1,400 Kellogg Workers on Strike; Cereal Company Threatened Move to Mexico, Union Says

About 1,400 workers at Kellogg Company's U.S. cereal plants went on strike Tuesday, forcing production at the factories to come to a stop, the Associated Press reported. Negotiations between the workers' union and the cereal company have been ongoing for more than a year regarding a host of employment issues, including a threat from Kellogg to move some jobs to Mexico, according to the union.

Daniel Osborn, president of a local union in Omaha, Nebraska, said that a range of pay and benefit issues for workers, like losing premium health care, holiday pay and some of their vacation time, were among the other problems brought to the negotiation table with the Michigan-based company. The prospect of moving jobs to Mexico, where production and employee labor wouldn't be overseen by the U.S. Food and Drug Administration or Occupational Safety and Health Administration, was also a "huge" concern to Osborn.

"A lot of Americans probably don't have too much issue with the Nike or Under Armor hats being made elsewhere or even our vehicles, but when they start manufacturing our food down where they are out of the FDA's control and OSHA's control, I have a huge problem with that," Osborn said.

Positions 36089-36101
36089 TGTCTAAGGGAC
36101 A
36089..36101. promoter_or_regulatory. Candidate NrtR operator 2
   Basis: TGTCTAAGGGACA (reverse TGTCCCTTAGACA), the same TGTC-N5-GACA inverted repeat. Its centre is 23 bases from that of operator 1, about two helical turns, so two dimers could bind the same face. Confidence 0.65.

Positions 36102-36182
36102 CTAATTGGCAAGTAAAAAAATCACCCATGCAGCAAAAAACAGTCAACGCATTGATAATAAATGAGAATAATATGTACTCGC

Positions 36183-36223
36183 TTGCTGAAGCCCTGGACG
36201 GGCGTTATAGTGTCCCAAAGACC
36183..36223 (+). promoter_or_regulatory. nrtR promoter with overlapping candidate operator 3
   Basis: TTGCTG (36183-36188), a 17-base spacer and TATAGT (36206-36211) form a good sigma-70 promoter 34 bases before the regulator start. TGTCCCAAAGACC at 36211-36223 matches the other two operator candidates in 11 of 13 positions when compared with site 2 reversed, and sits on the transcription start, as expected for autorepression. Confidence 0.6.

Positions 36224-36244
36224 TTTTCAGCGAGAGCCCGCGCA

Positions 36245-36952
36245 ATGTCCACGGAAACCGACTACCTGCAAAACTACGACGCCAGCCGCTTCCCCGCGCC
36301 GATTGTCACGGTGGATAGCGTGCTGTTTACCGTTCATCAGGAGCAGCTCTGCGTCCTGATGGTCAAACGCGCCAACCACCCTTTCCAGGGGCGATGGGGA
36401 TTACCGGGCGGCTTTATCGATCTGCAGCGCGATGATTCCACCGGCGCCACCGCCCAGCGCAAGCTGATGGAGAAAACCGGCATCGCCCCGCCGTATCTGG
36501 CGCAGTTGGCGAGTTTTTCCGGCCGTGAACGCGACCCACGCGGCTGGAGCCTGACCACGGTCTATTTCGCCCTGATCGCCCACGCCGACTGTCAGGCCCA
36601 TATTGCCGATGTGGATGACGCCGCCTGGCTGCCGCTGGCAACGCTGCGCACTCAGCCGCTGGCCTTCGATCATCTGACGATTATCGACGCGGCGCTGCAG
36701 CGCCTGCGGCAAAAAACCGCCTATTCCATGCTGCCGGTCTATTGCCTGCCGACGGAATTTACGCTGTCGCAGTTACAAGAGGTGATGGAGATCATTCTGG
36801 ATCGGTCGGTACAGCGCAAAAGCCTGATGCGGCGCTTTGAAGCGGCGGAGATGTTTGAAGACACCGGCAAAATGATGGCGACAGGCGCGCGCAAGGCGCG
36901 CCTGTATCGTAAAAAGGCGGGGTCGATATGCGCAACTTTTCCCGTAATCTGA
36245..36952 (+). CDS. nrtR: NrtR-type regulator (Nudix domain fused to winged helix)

Workers at the company's plants in Omaha and Battle Creek, Michigan; Lancaster, Pennsylvania and Memphis, Tennessee, all participated in the strike. However, it was not immediately apparent how much of an effect the loss in labor would affect the production or supply in the company's range of products and brands, the AP reported.

For more reporting from the Associated Press, see below.

Kellogg Workers Go On Strike
About 1,400 workers at Kellogg Company’s U.S. cereal plants went on strike Tuesday, forcing production at the centers to come to a stop. A "Tony the Tiger" statue, Kellogg's mascot for Frosted Flakes, greets visitors to the Battle Creek, Michigan, plant. James L. Amos/Corbis via Getty Images

The company insists that its offer is fair and would increase wages and benefits for its employees that it said made an average of $120,000 a year last year.

"We are disappointed by the union's decision to strike. Kellogg provides compensation and benefits for our U.S. ready to eat cereal employees that are among the industry's best," Kellogg spokesperson Kris Bahner said in a statement.

Osborn said he expects the company to try to bring non-union workers into the plants at some point this week to try to resume operations and maintain the supply of its products.

The plants have all continued to operate throughout the coronavirus pandemic, but Osborn said that for much of that time workers were putting in 12-hour shifts, seven days a week to keep up production while so many people were out because of the virus.

"The level we were working at is unsustainable," Osborn said.

Kellogg Cereal
It was not immediately clear how much the production and supply of Kellogg products would be affected as about 1,400 of the company's U.S. plant workers went on strike Tuesday. Boxes of Kellogg's cereals including Froot Loops, Cocoa Krispies and Raisin Bran are seen at a store in Arlington, Virginia, December 1, 2016. Saul Loeb/AFP via Getty Images